Health Policy Report (7/25)

July 25, 2022

Senators will meet for legislative business today, eyeing passage of the Creating Helpful Incentives to Produce Semiconductors (CHIPS) for America Act. The final vote on the bill, which includes funding and incentives to spur domestic semiconductor production, is expected to occur in the middle of the week absent a “time agreement” to expedite the process. Once the bill clears the Senate, House lawmakers are expected to move on the CHIPS legislation quickly next week for a vote to send it to President Biden’s desk before the August break. Meanwhile, House Democratic leadership has been pushing to shore up support among the caucus amid criticism from progressive lawmakers over the semiconductor subsidies. Should there be defections among progressives, Speaker Nancy Pelosi (D-CA) will likely need the help of GOP lawmakers to ensure that the bill gets across the finish line.

The House returns tomorrow for the last week of legislative business ahead of the August break. In addition to the CHIPS legislation, Members will consider a bipartisan bill that would extend certain COVID-19 telehealth flexibilities past the end of the public health emergency (PHE). While the measure will likely pass with support on both sides of the aisle, it is not clear where the Senate currently stands on the House’s version. Additionally, lawmakers are also slated to take up a package of bills that seek to promote wildfire prevention and drought resilience.

Democrats Consider ACA Subsidy Extension Amid New CBO Score

Last week, lawmakers participated in ongoing negotiations over the Affordable Care Act (ACA) premium tax credit, which Democrats plan on including in their reconciliation bill. Sen. Joe Manchin (D-WV) — the lynchpin of negotiations — called for a two-year subsidy extension, but leadership reportedly is considering a three-year extension of the ACA tax credits that passed in the American Rescue Plan Act (ARPA). Should the tax credits be included in a final reconciliation bill and make their way to President Biden’s desk for final passage, millions of covered Americans would avoid a major premium hike just before mid-term elections. In addition to what appears to be ongoing negotiations surrounding a possible subsidy extension, Republicans are still working to scrap ACA subsidies from Democrats’ plans.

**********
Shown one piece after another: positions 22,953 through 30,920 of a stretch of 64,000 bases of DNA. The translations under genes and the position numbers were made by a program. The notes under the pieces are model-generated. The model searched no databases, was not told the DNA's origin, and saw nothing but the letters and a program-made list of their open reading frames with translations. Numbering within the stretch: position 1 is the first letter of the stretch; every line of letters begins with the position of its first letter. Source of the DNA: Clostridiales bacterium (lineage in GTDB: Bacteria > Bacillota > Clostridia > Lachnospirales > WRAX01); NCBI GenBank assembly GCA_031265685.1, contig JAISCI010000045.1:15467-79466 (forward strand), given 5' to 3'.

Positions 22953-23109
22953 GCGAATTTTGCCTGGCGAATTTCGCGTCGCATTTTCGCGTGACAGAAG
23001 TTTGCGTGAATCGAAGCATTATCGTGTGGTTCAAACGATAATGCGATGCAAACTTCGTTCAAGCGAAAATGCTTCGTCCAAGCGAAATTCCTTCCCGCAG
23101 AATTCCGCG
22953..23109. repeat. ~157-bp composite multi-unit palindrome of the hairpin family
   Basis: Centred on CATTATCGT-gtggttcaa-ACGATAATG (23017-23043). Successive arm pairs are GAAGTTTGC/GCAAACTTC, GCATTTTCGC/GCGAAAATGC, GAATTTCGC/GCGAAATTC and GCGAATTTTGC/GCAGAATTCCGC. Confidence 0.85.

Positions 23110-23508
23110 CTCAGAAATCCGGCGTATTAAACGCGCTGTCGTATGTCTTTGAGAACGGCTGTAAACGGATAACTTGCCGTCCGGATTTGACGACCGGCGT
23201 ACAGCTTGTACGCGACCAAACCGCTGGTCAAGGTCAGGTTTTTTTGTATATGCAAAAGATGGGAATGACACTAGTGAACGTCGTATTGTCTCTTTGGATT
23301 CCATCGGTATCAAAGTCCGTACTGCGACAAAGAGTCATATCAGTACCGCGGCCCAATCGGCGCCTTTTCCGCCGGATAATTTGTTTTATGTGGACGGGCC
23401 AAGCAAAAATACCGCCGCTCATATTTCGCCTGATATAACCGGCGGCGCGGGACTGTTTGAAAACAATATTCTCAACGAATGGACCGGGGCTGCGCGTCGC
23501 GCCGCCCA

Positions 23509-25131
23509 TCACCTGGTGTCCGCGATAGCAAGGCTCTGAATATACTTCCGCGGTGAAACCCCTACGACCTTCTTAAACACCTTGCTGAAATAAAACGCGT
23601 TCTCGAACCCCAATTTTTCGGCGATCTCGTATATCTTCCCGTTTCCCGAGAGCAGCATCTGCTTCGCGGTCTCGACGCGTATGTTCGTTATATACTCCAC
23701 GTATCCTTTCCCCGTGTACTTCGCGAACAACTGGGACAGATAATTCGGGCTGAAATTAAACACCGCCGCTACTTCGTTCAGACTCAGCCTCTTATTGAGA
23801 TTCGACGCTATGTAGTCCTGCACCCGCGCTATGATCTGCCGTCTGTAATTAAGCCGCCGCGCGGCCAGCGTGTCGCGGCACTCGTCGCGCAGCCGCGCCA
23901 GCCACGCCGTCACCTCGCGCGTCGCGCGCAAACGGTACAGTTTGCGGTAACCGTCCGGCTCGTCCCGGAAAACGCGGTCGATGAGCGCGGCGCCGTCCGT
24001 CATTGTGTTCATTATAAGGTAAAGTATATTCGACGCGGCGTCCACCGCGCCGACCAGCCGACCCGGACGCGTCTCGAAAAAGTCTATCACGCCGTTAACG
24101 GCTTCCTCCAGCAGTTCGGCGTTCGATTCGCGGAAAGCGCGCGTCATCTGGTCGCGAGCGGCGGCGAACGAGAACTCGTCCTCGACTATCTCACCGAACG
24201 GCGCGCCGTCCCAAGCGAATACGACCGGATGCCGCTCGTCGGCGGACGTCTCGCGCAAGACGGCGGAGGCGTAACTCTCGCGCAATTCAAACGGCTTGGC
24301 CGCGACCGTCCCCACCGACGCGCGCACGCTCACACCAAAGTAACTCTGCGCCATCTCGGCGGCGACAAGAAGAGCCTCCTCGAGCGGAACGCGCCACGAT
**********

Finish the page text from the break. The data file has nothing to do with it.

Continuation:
On Thursday, the Congressional Budget Office (CBO) scored a permanent ACA subsidy enhancement, at the request of Republican leadership, which priced the policy at around $250 billion over 10 years. Sens. Richard Burr (R-NC), Senator Mike Crapo (R-ID), and Lindsey Graham (R-SC) had requested the CBO to re-score the measure in a recent letter, which resulted in the CBO and Joint Committee on Taxation (JCT) releasing an analysis of the new score. Notably, the new cost estimate is $30 billion more than the CBO had previously estimated. However, the report concluded that a two-year subsidy extension would cost around $34 billion, which is $6 billion less than the $40 billion that Sen. Manchin previously supported.

Bipartisan Group of Lawmakers Plan to Unveil Mental Health Legislation

Last year, Senate Finance Committee Chair Ron Wyden (D-OR) arranged for bipartisan pairs of lawmakers to create different portions of what would eventually become a mental health package. Since then, the telehealth and pediatric components of the prospective package were included in the gun safety bill that President Biden signed into law earlier this month. However, Chair Wyden confirmed last week that his committee is still working to accomplish its initial policy goals, which will be released in the coming days. Sens. Debbie Stabenow (D-MI) and Steve Daines (R-MT) are working on policies to improve the behavioral health care workforce, Sens. Michael Bennet (D-CO) and Richard Burr (R-NC) are crafting policies to ensure behavioral and physical health parity, and Sens. Catherine Cortez Masto (D-NV) and John Cornyn (R-TX) are continuing to explore policy avenues to improve coordinated care through integrated systems.

Industry Prepares for Final Surprise Billing Rule

Since the Centers for Medicare and Medicaid Services (CMS) began implementing surprise billing legislation, stakeholders and lawmakers have raised numerous concerns about regulations pertaining to the independent dispute resolution (IDR) process. The highly-anticipated final rule is predicted to be published in the coming weeks. The process is intended for hospitals and insurers to resolve out-of-network (OON) rate disputes, though CMS has jurisdiction over their implementation. Stakeholders are at odds over CMS’ determination in its interim final rule (IFR) that IDR entities should first consider the median in-network rate — also called the qualifying payment amount (QPA) — when determining payment amounts.

Providers argue that Congress intended for IDR entities to consider the QPAand five other factors. Provider groups sued over the IDR language, resulting in CMS nixing any guidance referring to the QPA. However, some QPA supporters assert that if CMS wanted to alter the IDR language from the IFR, the rule would already be out. In general, physician groups are concerned that defaulting to the QPA would reduce provider payments, while insurers and patients are supportive of the current structure to lower their costs. Providers are also encouraging the administration to issue more guidance to ensure compliance with the rule. While CMS worked to craft its final rule, the agency engaged in meetings, read letters, and considered comments from a plethora of stakeholders.